Trumpet Discussion Discuss Gold Brass, Yellow Brass in the General forums; I am in the search for a new horn and needed some clarification on what Gold Brass, Yellow Brass and ...
Gold Brass, Yellow Brass
I am in the search for a new horn and needed some clarification on what Gold Brass, Yellow Brass and Rose brass translate into as far as the horn sounds. One thing I can tell for sure is the same horn that comes in Yellow or Gold brass always costs more for the gold brass version. Is there a benefit to this?
Yeah, it looks better. Beyond that, I doubt it. I've always loved gold brass and rose brass horns, and always preferred them, but I cannot honestly say that you hear much difference.
Is there a benefit to this?
Technically, I believe the only real difference is the amount of copper/zinc used in the alloy. More copper, darker color. (I think).
The only bells I've heard a difference on were the copper bells (outsize of silver/berrylium/etc.), and I LOVE those. But when it comes down to it, the rose/gold/yellow I don't think really matters much. Play each and get what you think sounds the best or plays the best. If it's a tossup (and I rather think it will be), then grab what looks the best...
my 2 pennies.....
There are 10 kinds of people in the world: Those who understand binary and those who do not.
two other considerations: The more copper, the more a brass alloy is resistant to red rot, and the softer it is. Corrosion resistance is a plus, susceptibility to dents is a minus. Bells rarely suffer from red rot, so corrosion considerations mainly apply to leadpipes.
Admittedly these issues don't relate to tone quality, which is what you asked about. But they are a few of the more prosaic qualities of gold and rose brass.
Why not take a look at what one of the horn makers has to say about the different materials? Leigh McKinney has some comments at http://www.eclipsetrumpets.com in which not only the material but also the finish is discussed in terms of the sound. Keep in mind that there is or can be also a difference in the gauge or thickness of the bell depending upon the material used; softer materials typically require heavier gauges to give the required mechanical strength to resist things like hard mute changes, stands, etc. This difference in thickness can have as much of an effect as the essential material itself.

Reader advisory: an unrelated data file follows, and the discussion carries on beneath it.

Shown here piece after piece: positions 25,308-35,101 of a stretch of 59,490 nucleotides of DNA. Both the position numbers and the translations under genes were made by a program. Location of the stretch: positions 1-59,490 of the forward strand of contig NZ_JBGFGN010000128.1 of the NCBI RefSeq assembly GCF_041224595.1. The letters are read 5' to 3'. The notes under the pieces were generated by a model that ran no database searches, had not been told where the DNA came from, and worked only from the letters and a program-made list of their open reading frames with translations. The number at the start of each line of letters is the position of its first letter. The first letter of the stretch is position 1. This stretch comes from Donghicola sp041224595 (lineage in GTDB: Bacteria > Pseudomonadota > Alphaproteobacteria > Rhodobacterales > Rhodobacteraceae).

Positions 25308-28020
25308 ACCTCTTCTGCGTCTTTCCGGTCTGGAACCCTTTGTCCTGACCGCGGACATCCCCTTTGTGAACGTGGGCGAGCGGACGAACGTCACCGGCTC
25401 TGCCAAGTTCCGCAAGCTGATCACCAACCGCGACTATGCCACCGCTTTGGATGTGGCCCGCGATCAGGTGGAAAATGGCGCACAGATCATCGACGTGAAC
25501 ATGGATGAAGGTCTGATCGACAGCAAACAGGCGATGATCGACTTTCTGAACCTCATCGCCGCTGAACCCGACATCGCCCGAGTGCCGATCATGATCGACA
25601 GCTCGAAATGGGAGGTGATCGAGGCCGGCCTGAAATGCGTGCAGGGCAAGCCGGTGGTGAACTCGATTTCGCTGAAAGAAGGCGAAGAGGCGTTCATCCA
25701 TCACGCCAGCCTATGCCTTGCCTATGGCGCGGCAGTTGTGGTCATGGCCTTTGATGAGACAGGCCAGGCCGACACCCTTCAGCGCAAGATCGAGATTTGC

Mezzo Piano User
The shape of the bell flare and leadpipe are more important in determining tone than the alloy of the bell. That said, the alloy will have a small incremental impact on the tone. Yet... the thickness of the material may be just as important as the alloy.
There are so many variables that it's hard to generalize, BUT generally, given the same thickness and flare, yellow brass will be more brilliant than gold-brass, rose-brass will be one step darker than gold-brass, copper will be another step darker and sterling silver the darkest. However, most sterling bells these days are extremely thin, offsetting the density of the silver and in contrast to the old King sterling bells on the Super 20s, which were very thick silver.
So, you have to use your ears. There's no "safe" generalization.
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